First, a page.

January 05, 2006


One of the themes that (hopefully) runs through this blog is that context is vitally important to knowledge. This notion of context has important implications with respect to our notion of Truth.

Classical academic knowledge production is organized around the pursuit of Truth. In the sciences that truth is unique and fairly immutable. Popper's falsification and Kuhn's paradigms dealt blows to the notions that we can know that Truth and to its immutability. And while Science marchs on in reasonable health, concerns remain regarding exactly what priviledge we should affort to "the physics way of knowing."

As a very minor participant in discussions along these lines over the years, I have noticed that a few of my colleages and myself have developed a test that allows us to escape from the nihilist postmodern spiral that is so tempting in this debate.


At the moment, I can blame Descarte for this mess. His escape was "cogito ergo sum". Perhaps the ultimate relativistic framework?...

That escape hatch is the notion of pragmatism. This follows from considerations of why we pursue knowledge. In my view, we pursue knowledge because we believe, and to some extent experience suggests, that knowing more about our world and our place in it will allow us to improve our lot and the lot of generations to come. That is we pursue knowledge because it is useful. It allows us to predict the weather (sort of), it helps us to be more healthy, and it provides for a strong defense.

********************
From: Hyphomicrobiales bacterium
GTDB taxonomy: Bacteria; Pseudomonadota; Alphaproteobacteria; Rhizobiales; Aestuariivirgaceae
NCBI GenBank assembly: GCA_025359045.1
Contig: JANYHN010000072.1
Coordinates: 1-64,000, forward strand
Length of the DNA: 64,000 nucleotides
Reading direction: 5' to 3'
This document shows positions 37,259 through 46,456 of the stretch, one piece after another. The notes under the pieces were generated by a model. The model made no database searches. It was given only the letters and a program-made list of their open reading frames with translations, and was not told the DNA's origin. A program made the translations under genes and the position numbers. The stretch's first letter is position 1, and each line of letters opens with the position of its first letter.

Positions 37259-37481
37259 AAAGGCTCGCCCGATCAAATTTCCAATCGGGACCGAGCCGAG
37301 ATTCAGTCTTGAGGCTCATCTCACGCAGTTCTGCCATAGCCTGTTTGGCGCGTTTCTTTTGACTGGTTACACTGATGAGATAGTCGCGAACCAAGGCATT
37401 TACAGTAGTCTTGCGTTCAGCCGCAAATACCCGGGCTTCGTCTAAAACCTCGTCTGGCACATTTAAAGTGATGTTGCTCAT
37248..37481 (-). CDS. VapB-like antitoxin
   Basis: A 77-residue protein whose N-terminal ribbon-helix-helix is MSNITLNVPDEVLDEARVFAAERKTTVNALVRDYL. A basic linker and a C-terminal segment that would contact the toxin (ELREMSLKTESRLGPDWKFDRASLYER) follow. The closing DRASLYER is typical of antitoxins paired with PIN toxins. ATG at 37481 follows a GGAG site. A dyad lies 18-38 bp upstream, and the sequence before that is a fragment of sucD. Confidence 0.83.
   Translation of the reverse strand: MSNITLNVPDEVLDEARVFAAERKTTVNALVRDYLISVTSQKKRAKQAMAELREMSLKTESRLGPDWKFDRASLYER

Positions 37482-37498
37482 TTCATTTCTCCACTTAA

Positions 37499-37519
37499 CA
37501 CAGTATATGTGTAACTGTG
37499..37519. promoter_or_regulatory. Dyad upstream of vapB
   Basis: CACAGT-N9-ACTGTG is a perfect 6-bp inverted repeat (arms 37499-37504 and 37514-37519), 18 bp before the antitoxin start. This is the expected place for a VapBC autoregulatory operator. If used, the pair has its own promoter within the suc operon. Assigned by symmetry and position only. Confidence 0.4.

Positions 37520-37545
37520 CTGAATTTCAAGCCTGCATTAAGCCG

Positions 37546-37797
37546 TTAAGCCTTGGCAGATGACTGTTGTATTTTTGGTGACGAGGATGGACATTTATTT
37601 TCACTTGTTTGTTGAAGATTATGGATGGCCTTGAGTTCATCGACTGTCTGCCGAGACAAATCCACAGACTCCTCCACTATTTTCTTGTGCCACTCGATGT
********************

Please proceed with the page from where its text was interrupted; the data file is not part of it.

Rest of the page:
If knowledge is going to improve our lot, at some point it has to be put into action. At some point we have to be willing to accept something as true, or at least true enough, and make a decision or implement a policy. Engineers do this all of the time; problems related to the aeronautics of bees did not prevent us from building airplanes. Similarly corporate actors who are taking action with respect to greenhouse gasses are not terribly worried about the nuances. In my experience, they are acting on the first order picture (more GHG -> more uncertainty) and to the extent they worry about the detail they are making strongly hedged bets.

I think that it is important that we continue to fund and encourage our brightest minds to expand the knowledge frontiers. The leading edge of our current understanding of our world will always be confusing and, at times, things we have known for decades will turn out to be only partially correct. But at any given time, we must act on what we think we know and "Does it Work" can prove to be a more powerful discriminator in that regard than "Is it True".